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Pregnancy and Incontinence: What is it and Why does it Happen?

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Pregnant woman stressed from incontinence

Pregnancy can be a time of wonder and anticipation. And, for many women, it may also be a time that includes unpleasant challenges. Early in the pregnancy, many women begin experiencing the inability to control gas (flatus), and involuntary loss of feces and urine. Although this may be temporary, unfortunately, some instances of urinary, fecal and flatal incontinence that occurs during pregnancy has been found to continue post delivery.

Causes of Incontinence

The stress of pregnancy and the birthing process can lead to injury of the anal sphincter as well as the area of the perineum. Studies have found that nearly 1 in 3 women who experience this injury also experience problems with involuntary loss of both feces and flatus. [1] The degree of the trauma to the perineal area contributes to whether a women is likely to experience urinary, fecal or flatal (gas) incontinence. Women who experience the most severe anal sphincter and perineal tears tend to have the greatest challenge controlling gas and fecal release. [2] [3]

Age and Number of Children are Prime Factors

Women who have had multiple vaginal deliveries have been found to have a higher incidence of anal incontinence. [4] The occurrence of this problem increases with subsequent pregnancies and age. One study found that a third delivery was the proverbial straw, as women were much more likely to experience long-term problems with uncontrollable gas, anal and urinary incontinence following a third pregnancy than after the first two deliveries. [5]

Additional Risk Factors

Researchers have also found that deliveries which require instruments have an increased likelihood of trauma and tearing. More women report problems controlling fecal release following a delivery by forceps. [6] Vacuum extraction also appears to contribute to this problem; one study examining the impacts of vacuum delivery reported a higher incidence of chronic incontinence with women who delivered by this method. [7]

Is Incontinence Avoidable?

In an effort to prevent the trauma and tearing that can result from vaginal delivery, many doctors perform episiotomies. However, a recent study has found that episiotomy provides little protection against these problems. [8] Another study explored the impact of perineal massage performed during pregnancy as a way to alleviate problems after delivery. The results found perineal massage provided little protection for perineal function after the delivery. [9]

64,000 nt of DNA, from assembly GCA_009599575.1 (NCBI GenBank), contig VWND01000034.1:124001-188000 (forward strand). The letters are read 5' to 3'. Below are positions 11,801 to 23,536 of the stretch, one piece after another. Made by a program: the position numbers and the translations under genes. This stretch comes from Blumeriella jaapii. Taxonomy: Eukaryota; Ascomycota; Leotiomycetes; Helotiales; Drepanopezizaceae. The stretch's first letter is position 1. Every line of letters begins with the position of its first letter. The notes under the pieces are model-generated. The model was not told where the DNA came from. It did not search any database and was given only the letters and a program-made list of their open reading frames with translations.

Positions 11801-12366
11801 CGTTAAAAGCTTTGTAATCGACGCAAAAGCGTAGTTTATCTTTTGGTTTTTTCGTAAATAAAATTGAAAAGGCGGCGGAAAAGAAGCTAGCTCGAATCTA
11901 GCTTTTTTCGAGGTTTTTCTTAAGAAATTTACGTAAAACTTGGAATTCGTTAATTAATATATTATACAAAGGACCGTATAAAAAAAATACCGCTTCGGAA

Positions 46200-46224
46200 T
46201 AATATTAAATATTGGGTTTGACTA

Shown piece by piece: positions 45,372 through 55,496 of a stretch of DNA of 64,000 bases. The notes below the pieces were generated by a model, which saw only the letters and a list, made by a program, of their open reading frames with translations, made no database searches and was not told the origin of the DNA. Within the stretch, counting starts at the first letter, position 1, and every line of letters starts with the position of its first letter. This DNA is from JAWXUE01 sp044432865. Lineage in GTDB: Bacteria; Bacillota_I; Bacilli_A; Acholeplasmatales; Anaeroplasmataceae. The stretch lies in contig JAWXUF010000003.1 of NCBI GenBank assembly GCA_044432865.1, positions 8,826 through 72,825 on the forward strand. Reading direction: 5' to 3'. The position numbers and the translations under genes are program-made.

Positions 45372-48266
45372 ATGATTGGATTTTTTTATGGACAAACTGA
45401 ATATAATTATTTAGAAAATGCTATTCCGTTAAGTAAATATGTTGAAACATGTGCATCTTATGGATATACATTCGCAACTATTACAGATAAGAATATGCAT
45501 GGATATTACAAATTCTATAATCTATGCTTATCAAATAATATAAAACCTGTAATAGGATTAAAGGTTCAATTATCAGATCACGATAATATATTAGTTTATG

Despite the best efforts of doctors to reduce trauma to the anal and perineal areas, further studies have reported that anal incontinence effects many women regardless of how they delivered. [10]

The Long-term Outlook

The problems of fecal, flatal and urinary incontinence can have a significant impact on the quality of life for a woman after delivery. There is some good news, however, for expecting mothers. Some researchers have reported that the majority of incontinence suffered during pregnancy and the postpartum period is a temporary problem. [11]

Many experts believe that the best solution is to speak openly with your health care provider when incontinence is experienced, either prior to or after delivery. [12] An open conversation with a health care professional can provide insight into your specific situation and help select the proper remedy.

-Dr. Edward F. Group III, DC, ND, DACBN, DABFM


  1. Kumar R, Ooi C, Nicoll A. Anal incontinence and quality of life following obstetric anal sphincter injury. Arch Gynecol Obstet. 2012 Mar;285(3):591-7. doi: 10.1007/s00404-011-2003-x. Epub 2011 Jul 29.
  2. Gjessing H, Backe B, Sahlin Y. Third degree obstetric tears; outcome after primary repair. Acta Obstet Gynecol Scand. 1998 Aug;77(7):736-40.
  3. Bols EM, Hendriks EJ, Berghmans BC, Baeten CG, Nijhuis JG, de Bie RA. A systematic review of etiological factors for postpartum fecal incontinence. Acta Obstet Gynecol Scand. 2010 Mar;89(3):302-14. doi: 10.3109/00016340903576004.
  4. Fornell EU, Matthiesen L, Sjödahl R, Berg G. Obstetric anal sphincter injury ten years after: subjective and objective long term effects. BJOG. 2005 Mar;112(3):312-6.
  5. Ryhammer AM, Bek KM, Laurberg S. Multiple vaginal deliveries increase the risk of permanent incontinence of flatus urine in normal premenopausal women. Dis Colon Rectum. 1995 Nov;38(11):1206-9.
  6. O’Boyle AL, O’Boyle JD, Magann EF, Rieg TS, Morrison JC, Davis GD. Anorectal symptoms in pregnancy and the postpartum period. J Reprod Med. 2008 Mar;53(3):151-4.
  7. Sundquist JC. Long-term outcome after obstetric injury: a retrospective study. Acta Obstet Gynecol Scand. 2012 Jun;91(6):715-8. doi: 10.1111/j.1600-0412.2012.01398.x. Epub 2012 Apr 30.
  8. Fritel X, Schaal JP, Fauconnier A, Bertrand V, Levet C, Pigné A. Pelvic floor disorders 4 years after first delivery: a comparative study of restrictive versus systematic episiotomy. BJOG. 2008 Jan;115(2):247-52. Epub 2007 Oct 25.
  9. Labrecque M, Eason E, Marcoux S. Randomized trial of perineal massage during pregnancy: perineal symptoms three months after delivery. Am J Obstet Gynecol. 2000 Jan;182(1 Pt 1):76-80.
  10. Nygaard IE, Rao SS, Dawson JD. Anal incontinence after anal sphincter disruption: a 30-year retrospective cohort study. Obstet Gynecol. 1997 Jun;89(6):896-901.
  11. Mellier G, Delille MA. [Urinary disorders during pregnancy and post-partum]. Rev Fr Gynecol Obstet. 1990 Oct;85(10):525-8.
  12. Rasmussen JL, Ringsberg KC. Being involved in an everlasting fight–a life with postnatal faecal incontinence. A qualitative study. Scand J Caring Sci. 2010 Mar;24(1):108-15. doi: 10.1111/j.1471-6712.2009.00693.x. Epub 2009 Oct 11.

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